It’s important to have a clear understanding of what benchmarks are in the PBL process. Reasons to use benchmarks could include, not limited to, the following:
- Benchmarks provide structure to the process of PBL.
- Benchmarks allow students to feel like they are making progress towards “solving the problem” of the project and keep students from feeling overwhelmed.
- Benchmarks provide intermediate deadlines and scaffold time management.
- Benchmarks model a problem-solving strategy used in many professional environments.
- Benchmarks provide opportunities for students to give and receive feedback.
- Benchmarks provide opportunities for students to construct and apply knowledge before the end of a project.
- Benchmarks provide facilitators an opportunity for assessment to see which groups and/or individuals are doing well and which groups and/or individuals might need more support.
The most important of these dot points is the first first. Benchmarks provide structure to the process of PBL. It provides direction for the students. For if we did not have benchmarks students will be left rudderless. If this happens then you will see students whom seem to be off task and you’ll also fins yourself explaining what students have to do more and more.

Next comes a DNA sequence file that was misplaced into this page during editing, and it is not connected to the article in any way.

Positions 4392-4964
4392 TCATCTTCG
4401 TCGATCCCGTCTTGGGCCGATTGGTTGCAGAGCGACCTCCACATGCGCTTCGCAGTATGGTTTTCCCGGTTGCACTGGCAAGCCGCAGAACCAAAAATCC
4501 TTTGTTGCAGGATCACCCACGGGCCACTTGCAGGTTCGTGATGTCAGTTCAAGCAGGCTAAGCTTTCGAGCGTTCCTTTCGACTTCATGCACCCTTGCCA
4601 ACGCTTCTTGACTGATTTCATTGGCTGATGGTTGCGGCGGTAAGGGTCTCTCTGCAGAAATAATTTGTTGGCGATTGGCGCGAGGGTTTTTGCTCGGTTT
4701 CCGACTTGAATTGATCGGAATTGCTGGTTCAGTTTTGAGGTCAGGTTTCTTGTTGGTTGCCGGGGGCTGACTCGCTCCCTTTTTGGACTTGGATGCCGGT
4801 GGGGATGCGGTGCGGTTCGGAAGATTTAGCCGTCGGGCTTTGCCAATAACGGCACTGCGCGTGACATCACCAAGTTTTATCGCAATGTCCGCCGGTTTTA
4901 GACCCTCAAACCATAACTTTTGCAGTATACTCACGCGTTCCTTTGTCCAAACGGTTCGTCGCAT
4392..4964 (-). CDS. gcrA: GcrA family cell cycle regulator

It is import to make sure that benchmarks are completed for every projects. When dealing with students that are new to the PBL process it would be advisable that the teacher sets the benchmarks. However if you have students that have been engaged with the PBL process for some time, consider them co-construct the benchmarks in the next steps process. This gives the students ownership of the PBL process and the project.